What Is A Teardrop Caravan? (And Why Should You Want One)

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If you don’t have the budget, space or towing capacity for a traditional touring caravan then you could consider a teardrop caravan. The streamlined design first became popular in the 1950’s in America as part of the DIY scene, but the design has become popular in recent years.

So what is a teardrop caravan? A teardrop caravan is a small (typically less than 14 feet long) and lightweight touring caravan suitable for 2 adults. Kitchen facilities are provided by a small, basic kitchen accessible from the rear of the trailer. Teardrop caravans can be towed by smaller vehicles usually unsuitable for towing large caravans.

A teardrop caravan can be a fantastic alternative to a traditional caravan – we’ve pulled together some information so you can make an informed decision if a teardrop caravan is for you!

How Big Are Teardrop Caravans?

Teardrop caravans are far smaller than traditional caravans in every dimension. Looking at a typical teardrop caravan, the Caretta 1500 by Teardrop Trailers we can see that it’s far more streamlined, compact and lightweight than what you’d expect from a full size camper.

  • Length – 3900mm
  • Width – 2040mm
  • Height – 1725mm
  • Weight – 445kg

What Cars Can Tow A Teardrop Caravan?

As teardrop caravans are far smaller and lighter than a traditional touring caravan, a lower level of towing capacity is needed. This means that smaller cars and vans are able to tow the teardrop caravan safely.

Weight comparison – teardrop to standard caravan

ModelMiRO (kg)
Sprite Major 4 SB (Standard Caravan)1259
Caretta 1500 (Teardrop)445

Looking at our example Teardrop caravan, the Caretta 1500 – the braked weight of the caravan is 445kg unladen – this means that you have a greater choice of towing vechicles that from a standard caravan.

We’ve put together a quick list of hatchbacks that would never be able to safely tow a standard sized caravan below:

Example Hatchback Towing Capacity

NameBraked Towing Capacity (kg)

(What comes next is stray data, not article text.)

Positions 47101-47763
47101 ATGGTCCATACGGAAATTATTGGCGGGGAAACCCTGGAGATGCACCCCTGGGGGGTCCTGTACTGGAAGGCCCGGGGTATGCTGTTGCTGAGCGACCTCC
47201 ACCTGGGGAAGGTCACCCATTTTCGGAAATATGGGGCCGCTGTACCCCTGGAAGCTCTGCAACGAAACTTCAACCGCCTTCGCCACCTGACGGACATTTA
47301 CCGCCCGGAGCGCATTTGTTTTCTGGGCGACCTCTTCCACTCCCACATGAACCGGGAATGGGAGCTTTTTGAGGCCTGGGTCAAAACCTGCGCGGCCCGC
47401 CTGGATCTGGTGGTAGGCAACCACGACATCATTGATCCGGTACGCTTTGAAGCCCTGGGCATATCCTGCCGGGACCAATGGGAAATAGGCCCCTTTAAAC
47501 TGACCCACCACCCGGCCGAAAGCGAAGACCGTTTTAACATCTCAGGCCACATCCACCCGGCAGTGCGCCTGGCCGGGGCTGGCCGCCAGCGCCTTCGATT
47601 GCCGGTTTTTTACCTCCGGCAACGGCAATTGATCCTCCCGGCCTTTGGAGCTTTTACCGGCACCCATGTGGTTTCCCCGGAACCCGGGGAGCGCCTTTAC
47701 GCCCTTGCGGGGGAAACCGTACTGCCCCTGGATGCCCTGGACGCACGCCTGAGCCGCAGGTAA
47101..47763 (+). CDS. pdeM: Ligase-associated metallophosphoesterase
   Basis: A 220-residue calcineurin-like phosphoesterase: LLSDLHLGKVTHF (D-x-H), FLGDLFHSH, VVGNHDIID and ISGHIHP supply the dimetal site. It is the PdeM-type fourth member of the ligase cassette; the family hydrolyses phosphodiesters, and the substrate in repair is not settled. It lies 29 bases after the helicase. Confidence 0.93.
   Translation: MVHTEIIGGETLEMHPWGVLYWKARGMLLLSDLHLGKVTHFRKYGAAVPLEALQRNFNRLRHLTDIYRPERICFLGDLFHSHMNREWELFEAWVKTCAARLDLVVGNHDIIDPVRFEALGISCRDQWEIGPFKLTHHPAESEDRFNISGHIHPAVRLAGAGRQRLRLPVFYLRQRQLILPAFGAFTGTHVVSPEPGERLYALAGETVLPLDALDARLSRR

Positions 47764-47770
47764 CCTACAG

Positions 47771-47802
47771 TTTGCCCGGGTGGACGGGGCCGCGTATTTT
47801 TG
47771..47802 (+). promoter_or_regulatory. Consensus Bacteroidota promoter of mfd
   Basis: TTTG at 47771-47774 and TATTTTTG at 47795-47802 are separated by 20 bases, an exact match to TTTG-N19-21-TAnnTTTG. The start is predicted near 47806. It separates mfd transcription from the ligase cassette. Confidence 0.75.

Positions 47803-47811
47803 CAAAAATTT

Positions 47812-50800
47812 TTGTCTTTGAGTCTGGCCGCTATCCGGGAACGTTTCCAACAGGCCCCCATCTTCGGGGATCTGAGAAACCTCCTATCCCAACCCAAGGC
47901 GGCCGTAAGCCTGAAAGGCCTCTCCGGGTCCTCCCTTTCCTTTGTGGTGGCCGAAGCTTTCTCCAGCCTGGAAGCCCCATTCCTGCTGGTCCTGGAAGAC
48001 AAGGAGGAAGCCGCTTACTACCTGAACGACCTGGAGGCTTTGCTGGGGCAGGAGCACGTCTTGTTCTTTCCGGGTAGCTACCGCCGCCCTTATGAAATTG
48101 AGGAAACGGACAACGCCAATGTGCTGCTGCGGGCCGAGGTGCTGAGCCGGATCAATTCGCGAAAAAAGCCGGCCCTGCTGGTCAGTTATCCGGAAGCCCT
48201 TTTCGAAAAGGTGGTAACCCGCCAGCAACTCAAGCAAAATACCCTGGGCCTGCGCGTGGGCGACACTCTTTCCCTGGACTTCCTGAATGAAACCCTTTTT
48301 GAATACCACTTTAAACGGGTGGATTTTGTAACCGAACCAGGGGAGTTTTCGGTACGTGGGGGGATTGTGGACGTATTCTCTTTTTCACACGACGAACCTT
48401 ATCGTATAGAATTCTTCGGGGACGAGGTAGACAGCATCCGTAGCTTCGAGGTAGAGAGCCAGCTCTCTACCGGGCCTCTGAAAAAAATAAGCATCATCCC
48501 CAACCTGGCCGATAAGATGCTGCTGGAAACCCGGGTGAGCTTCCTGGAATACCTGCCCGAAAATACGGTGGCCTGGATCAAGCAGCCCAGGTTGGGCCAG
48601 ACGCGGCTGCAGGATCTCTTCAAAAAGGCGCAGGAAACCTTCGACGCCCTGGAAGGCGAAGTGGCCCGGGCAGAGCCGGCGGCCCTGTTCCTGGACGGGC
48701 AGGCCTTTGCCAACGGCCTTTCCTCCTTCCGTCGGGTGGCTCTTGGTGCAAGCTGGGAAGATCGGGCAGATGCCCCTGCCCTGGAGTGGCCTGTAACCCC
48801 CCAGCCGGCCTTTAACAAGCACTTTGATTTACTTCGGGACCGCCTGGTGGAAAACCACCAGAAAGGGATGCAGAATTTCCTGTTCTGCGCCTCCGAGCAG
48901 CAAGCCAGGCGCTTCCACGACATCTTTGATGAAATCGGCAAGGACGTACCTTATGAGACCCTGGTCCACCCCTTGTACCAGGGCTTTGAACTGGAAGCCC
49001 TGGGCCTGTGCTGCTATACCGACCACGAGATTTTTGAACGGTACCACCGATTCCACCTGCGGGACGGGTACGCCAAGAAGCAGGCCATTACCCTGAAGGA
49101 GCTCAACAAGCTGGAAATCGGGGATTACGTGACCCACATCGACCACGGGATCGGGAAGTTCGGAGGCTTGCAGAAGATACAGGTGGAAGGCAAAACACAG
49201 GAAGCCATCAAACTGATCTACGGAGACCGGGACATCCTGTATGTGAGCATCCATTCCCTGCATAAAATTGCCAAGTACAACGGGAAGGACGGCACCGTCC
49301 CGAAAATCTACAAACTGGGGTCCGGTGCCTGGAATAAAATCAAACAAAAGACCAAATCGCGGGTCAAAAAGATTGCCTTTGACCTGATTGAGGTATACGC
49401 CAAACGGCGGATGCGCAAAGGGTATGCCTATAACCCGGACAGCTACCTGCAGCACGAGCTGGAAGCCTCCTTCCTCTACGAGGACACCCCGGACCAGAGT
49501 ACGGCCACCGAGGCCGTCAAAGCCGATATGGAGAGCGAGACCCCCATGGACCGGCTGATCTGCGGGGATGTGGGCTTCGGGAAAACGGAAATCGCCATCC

Ford Fiesta 1.4 Titanium 3dr hatchback800
Peugeot 208 Hatchback 1.4 VTi Allure 5d 1150
Vauxhall Corsa 1.4 SE 5dr Auto800

As a general rule of thumb, most hatchbacks or supermini’s should be able to pull a teardrop caravan safely although there are a few exceptions to this rule, typically smaller engined hatchbacks. The best way to check would be to check your car manual, contact the manufacturer or use a towing calculator such as:

http://www.towingcapacity.co.uk

Ford Fiesta – Perfectly capable of towing a teardrop caravan.

What’s Inside A Typical Teardrop Caravan?

Due to the limited size and space saving nature of a teardrop caravan, you do sacrifice some (but not all) of the amenities and comforts of a larger caravan.

Cabin interior of the Caretta 1500 – via http://www.teardroptrailers.co.uk

You can expect room for a double bed that fill out the interior floor space and plenty of overhead storage. Depending on the model you choose you can also find interior lighting via battery power or 230v pickup (these are typically stored in the front locker box, near the tow bar), room for a combined TV and DVD player and a heater for those colder nights.

Ventilation is usually provided by a ceiling mounted vent, similar to the type you’d find in larger cabins – although we’d recommend one with an integrated mosquito net, especially if your camping in the summer months.

Depending on the specifics of your teardrop caravan, you may have an underfloor storage locker, accessible from the outside of the caravan for a cassette toilet, although you may want to pack a toilet tent if you wish to use it in the wild.